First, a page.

I was in a tiny, windowless edit suite in Nottingham, with Owen Davies - the editor of our film I Believe in Miracles. We were talking about how most footballers have this reputation for appalling taste in music whereas, ironically, the sport itself lends itself so beautifully to what we call in the film world 'montages', which in layman's terms is images cut to music.
So, what could we do with this film about the great European Cup winning Nottingham Forest team of the late 70's, managed by one of the most charismatic managers that ever lived - music wise? I suggested that we needed something with strut and groove. Funk, maybe, or soul?
Probably ridiculous, when you think of football at that time. A time of rosettes and Bovril soup - but also the first murmurings of the modern game, sleek Adidas kits, lighter balls and flash boots - but Owen immediately smiled and agreed. Let's give it a go! So we had some film footage - and I mean literal film footage from a tin with all the glorious colour that entails - and we played it on the screen alongside, straight off the net, a classic soul/funk classic called 'I Believe in Miracles' by the Jackson Sisters. I swear if there was ever a moment when a beam of light with angels singing should have shone upon us, it was that one. It looked and sounded breathtaking. We both actually giggled at the absurdity of how good it sounded. Straight up. Two grown men laughing as we dug more and more classic soul, funk and disco out and put them to the images of this fantastic Forest team that are so alive in our popular consciousness as football fans.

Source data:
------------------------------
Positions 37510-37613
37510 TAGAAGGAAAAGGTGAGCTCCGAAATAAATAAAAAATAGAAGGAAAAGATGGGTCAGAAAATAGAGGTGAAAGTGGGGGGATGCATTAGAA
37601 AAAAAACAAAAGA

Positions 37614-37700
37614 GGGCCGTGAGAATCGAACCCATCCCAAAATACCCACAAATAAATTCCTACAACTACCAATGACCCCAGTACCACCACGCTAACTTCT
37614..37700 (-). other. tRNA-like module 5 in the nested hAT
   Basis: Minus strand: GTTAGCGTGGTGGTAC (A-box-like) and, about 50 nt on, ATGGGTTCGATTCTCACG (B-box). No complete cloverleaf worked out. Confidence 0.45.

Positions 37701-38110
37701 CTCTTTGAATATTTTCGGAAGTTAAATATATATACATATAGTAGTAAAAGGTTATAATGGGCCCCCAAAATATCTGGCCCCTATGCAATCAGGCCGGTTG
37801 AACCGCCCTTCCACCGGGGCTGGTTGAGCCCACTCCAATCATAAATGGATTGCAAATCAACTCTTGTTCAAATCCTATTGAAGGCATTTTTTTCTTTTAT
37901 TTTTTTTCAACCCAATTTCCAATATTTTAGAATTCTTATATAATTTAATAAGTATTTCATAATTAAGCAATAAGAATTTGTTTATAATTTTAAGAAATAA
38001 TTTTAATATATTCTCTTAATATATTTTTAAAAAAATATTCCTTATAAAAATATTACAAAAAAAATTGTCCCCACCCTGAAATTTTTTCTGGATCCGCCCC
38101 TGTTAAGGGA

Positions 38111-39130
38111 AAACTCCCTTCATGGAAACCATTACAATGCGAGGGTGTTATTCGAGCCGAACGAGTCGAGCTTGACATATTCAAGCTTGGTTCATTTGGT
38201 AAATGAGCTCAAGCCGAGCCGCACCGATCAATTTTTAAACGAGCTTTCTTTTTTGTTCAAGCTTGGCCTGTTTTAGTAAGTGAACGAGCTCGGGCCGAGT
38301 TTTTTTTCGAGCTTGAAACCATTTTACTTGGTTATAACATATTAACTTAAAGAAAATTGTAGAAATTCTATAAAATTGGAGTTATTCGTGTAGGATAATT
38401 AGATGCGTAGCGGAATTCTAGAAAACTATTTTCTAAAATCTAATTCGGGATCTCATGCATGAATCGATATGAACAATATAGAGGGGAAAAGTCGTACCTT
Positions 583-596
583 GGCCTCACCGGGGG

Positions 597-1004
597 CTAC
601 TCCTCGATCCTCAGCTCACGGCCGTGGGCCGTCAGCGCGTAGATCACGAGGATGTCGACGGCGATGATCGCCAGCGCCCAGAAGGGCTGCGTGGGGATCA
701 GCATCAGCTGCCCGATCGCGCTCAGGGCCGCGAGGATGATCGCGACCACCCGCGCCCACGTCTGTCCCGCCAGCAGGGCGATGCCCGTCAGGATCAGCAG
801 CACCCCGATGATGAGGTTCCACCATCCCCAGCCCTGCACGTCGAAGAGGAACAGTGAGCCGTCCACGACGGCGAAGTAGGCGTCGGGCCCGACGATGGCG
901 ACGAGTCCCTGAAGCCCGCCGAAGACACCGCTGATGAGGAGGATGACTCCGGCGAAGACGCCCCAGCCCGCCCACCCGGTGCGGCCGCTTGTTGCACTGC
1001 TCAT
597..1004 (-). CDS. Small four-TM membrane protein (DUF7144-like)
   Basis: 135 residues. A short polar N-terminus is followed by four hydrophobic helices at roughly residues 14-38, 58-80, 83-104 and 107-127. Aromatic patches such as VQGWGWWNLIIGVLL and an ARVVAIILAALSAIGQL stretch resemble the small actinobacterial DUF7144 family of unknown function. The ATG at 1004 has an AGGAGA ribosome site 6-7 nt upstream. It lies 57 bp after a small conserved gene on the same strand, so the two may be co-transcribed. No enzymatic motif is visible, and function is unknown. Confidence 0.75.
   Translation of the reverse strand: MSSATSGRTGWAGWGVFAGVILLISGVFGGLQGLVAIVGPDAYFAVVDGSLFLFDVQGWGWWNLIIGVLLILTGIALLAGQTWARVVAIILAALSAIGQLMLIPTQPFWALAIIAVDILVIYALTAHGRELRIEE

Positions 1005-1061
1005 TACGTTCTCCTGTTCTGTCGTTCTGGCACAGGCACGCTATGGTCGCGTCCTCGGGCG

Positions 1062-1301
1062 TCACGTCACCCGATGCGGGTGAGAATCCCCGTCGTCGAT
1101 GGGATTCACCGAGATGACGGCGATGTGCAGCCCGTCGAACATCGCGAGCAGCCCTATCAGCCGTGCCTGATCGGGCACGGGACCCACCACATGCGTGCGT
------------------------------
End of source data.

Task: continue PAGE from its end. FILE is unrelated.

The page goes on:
1) I Believe in Miracles - Jackson Sisters
It's strange but myself and the editor Owen started calling what that team did ‘a miracle’ and then the players just became the miracle men. That's how we referred to them. I was always a huge fan of this song. They used to play it in the Hacienda, you know. Mike Pickering. Apparently it's also Jeff Barrett and Lauren Laverne's favourite song. You can see why too. People argue it's the first ever disco track. I like the way disco has been revised historically - how important people now say it is. It’s a bit like the Forest team in the film; how they were never quite given the credit they should have been given. I Believe in Miracles became the theme tune and indeed title of the film when we found we could get it. We never thought we would be able too. We were always going to call the film I Believe in Miracles because it's such a famous saying, but to get the legendary song too was the icing on the cake.